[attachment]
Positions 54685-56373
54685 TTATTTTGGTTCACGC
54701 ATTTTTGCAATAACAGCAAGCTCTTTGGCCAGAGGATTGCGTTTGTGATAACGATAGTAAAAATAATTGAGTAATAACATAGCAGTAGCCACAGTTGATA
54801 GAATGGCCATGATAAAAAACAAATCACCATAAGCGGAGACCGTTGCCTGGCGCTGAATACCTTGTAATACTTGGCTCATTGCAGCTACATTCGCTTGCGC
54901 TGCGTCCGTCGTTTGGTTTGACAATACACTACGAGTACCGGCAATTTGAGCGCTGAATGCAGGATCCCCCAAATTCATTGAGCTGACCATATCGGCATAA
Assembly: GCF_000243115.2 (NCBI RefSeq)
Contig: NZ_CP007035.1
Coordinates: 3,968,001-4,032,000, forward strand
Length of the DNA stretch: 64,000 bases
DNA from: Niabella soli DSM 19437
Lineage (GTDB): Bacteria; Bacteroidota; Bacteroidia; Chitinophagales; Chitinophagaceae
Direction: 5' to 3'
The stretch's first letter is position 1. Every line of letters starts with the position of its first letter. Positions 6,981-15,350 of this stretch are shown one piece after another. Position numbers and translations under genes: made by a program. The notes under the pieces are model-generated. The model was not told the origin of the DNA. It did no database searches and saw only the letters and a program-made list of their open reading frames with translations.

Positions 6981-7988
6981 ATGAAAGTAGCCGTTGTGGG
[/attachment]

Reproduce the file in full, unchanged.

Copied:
Positions 54685-56373
54685 TTATTTTGGTTCACGC
54701 ATTTTTGCAATAACAGCAAGCTCTTTGGCCAGAGGATTGCGTTTGTGATAACGATAGTAAAAATAATTGAGTAATAACATAGCAGTAGCCACAGTTGATA
54801 GAATGGCCATGATAAAAAACAAATCACCATAAGCGGAGACCGTTGCCTGGCGCTGAATACCTTGTAATACTTGGCTCATTGCAGCTACATTCGCTTGCGC
54901 TGCGTCCGTCGTTTGGTTTGACAATACACTACGAGTACCGGCAATTTGAGCGCTGAATGCAGGATCCCCCAAATTCATTGAGCTGACCATATCGGCATAA
Assembly: GCF_000243115.2 (NCBI RefSeq)
Contig: NZ_CP007035.1
Coordinates: 3,968,001-4,032,000, forward strand
Length of the DNA stretch: 64,000 bases
DNA from: Niabella soli DSM 19437
Lineage (GTDB): Bacteria; Bacteroidota; Bacteroidia; Chitinophagales; Chitinophagaceae
Direction: 5' to 3'
The stretch's first letter is position 1. Every line of letters starts with the position of its first letter. Positions 6,981-15,350 of this stretch are shown one piece after another. Position numbers and translations under genes: made by a program. The notes under the pieces are model-generated. The model was not told the origin of the DNA. It did no database searches and saw only the letters and a program-made list of their open reading frames with translations.

Positions 6981-7988
6981 ATGAAAGTAGCCGTTGTGGG